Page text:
> ...as far as who is on the team...Bendis hasn't done anything differently than Stan..who wiped the entire original team after 16 issues.
A) Cap (arguably a founding member) was still on the team.
B) The team still operated out of Avengers Mansion.
C) The team still received funding from the Maria Stark Foundation.
D) The team still employed Jarvis.
E) The book had been out for less than two years so there was no real "status quo" as of yet.
F) Within 10 issues, two more founding members (Hank and Jan) returned to the team.
> I object more to the loss of story and character more than I miss the sign on the lawn that kept Spidey off the team. I can't argue against putting Wolverine on a team that will take Darkhawk or Deathbird. But I can complain that Bendis has failed to make his picks as interesting as just about any grade C hero to ever join. Wolverine, Cage, and Spidey might as well have been fullfilling community service prior to the team being up rooted. They needed a few solid years of adventures as a team to get taken seriously as Avengers.
> Basically, I think the book would stink if Bendis were writing a team that had Thor, Cap, Ironman, Beast, Wanda, Yellowjacket, Wasp, and Vision.
Well, I posted a bit on my issues with Bendis on another board about a month back. So with the magic of "cut and paste," I'll recreate it here...
* * *
These are what I perceive to be problem areas:
1) Bendis usually will have a great idea or set-up for each arc, but you can always count on the lack of a serious payoff. I mean, he really seems to have a hard time with the most basic plotting formula: Beginning (introduction, set-up, mood) - he's fantastic; Middle (conflict, obstacles, reaching a goal) - he's sometimes decent, but appears to struggle over what his characters actually need to accomplish; Ending (climax, denoument) - he's absolutely horrid, creating artificial cliffhangers for himself and others to later solve.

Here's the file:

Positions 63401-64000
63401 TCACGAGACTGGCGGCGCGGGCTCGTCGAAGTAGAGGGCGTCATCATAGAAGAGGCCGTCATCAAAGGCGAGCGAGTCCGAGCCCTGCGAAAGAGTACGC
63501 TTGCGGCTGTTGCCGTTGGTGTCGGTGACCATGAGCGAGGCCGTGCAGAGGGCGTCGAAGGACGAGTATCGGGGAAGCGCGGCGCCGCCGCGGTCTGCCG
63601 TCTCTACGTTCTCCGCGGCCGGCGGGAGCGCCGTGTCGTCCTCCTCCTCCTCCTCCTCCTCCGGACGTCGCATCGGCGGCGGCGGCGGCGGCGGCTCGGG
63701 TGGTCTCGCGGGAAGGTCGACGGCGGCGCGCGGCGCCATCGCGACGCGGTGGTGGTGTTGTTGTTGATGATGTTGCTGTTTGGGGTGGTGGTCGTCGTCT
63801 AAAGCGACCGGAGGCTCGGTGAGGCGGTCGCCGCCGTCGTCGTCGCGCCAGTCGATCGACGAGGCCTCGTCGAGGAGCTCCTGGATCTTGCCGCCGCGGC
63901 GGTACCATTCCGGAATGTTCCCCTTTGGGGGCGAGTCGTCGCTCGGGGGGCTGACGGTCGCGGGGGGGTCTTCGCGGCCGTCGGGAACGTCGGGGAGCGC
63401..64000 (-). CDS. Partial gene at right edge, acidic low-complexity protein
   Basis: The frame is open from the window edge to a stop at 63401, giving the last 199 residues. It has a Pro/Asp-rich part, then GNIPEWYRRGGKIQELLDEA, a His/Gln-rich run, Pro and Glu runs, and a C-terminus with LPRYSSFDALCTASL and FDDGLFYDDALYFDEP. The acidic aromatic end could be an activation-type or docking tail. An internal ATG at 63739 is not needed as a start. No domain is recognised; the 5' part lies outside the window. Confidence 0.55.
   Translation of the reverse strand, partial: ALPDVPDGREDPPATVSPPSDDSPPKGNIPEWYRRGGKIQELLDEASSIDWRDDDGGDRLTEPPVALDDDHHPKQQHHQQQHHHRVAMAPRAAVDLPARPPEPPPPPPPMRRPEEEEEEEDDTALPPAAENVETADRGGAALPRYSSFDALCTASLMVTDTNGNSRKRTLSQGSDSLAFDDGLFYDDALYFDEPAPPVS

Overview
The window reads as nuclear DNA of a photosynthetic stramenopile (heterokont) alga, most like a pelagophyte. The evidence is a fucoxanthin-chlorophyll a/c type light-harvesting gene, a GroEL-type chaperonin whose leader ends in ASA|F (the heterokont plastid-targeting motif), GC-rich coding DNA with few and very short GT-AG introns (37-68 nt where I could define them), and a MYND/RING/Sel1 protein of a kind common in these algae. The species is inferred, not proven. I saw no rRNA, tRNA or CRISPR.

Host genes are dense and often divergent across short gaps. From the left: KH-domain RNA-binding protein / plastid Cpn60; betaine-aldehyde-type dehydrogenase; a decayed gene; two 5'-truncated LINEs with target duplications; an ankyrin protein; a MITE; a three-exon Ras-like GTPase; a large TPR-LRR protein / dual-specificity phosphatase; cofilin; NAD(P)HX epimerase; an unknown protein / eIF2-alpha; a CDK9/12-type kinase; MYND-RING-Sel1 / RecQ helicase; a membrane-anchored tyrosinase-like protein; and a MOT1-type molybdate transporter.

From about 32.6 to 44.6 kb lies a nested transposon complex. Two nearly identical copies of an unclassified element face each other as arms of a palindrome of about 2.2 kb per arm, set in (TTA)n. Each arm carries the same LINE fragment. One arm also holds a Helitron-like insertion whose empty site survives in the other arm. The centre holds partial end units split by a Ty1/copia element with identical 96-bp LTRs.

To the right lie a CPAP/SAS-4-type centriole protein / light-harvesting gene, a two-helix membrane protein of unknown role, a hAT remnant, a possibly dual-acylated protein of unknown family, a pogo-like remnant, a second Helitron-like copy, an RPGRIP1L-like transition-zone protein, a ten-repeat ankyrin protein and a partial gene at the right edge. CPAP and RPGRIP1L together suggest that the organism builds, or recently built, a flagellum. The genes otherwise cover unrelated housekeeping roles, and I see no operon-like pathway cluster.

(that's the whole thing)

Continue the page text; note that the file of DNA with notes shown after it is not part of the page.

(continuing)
2) He tends to finagle his way around past continuity - to suit his needs for the plot or to include characters he likes or exclude characters he doesn't quite like.
3) His use of dialogue is beyond annoying. (Note: Now, initially, I was really drawn to what I perceived to be a very naturalistic way of giving each character a "voice." But the novelty wore off real fast. Especially once I noticed an entire page of dialogue - sometimes only a few sentence fragments - could be devoted to something absolutely asinine.)
* * *
But let me just say this too: Having Spider-Man and Wolverine on the team (especially at the same time) stinks of a sales stunt. And in this fan's opinion, each of them belong on the Avengers about as much as Reed or Sue. And we all know how well that went down...
(In fact, in 1991, there was an Avengers arc - written by Byrne, I believe - that perfectly explained why Spidey would really never "fit in" as an Avenger. And I remember it making a good bit of sense at the time.)
> But let me just say this too: Having Spider-Man and Wolverine on the team (especially at the same time) stinks of a sales stunt. And in this fan's opinion, each of them belong on the Avengers about as much as Reed or Sue. And we all know how well that went down...
Sure it's a sales stunt. So What? It's not as much of a sales stunt and Superman, Batman, and Wonder Woman being on the same team. And in a time of diminishing comic book sales. what's wrong with sales gimicks like that?
And for the sake of the whole publishing house franchise, it makes sense to define how your best selling characters relate to each other. That's actually been overdone with Supes and Bats, but with Spider-Man and Wolverine, it's really still reasonably fresh territory.
> (In fact, in 1991, there was an Avengers arc - written by Byrne, I believe - that perfectly explained why Spidey would really never "fit in" as an Avenger. And I remember it making a good bit of sense at the time.)
So what was
that reason? From what I've heard, while John Byrne is an outstanding artist, and fairly talented writer, he never really got a good "take" on Spider-Man. Happy Hogan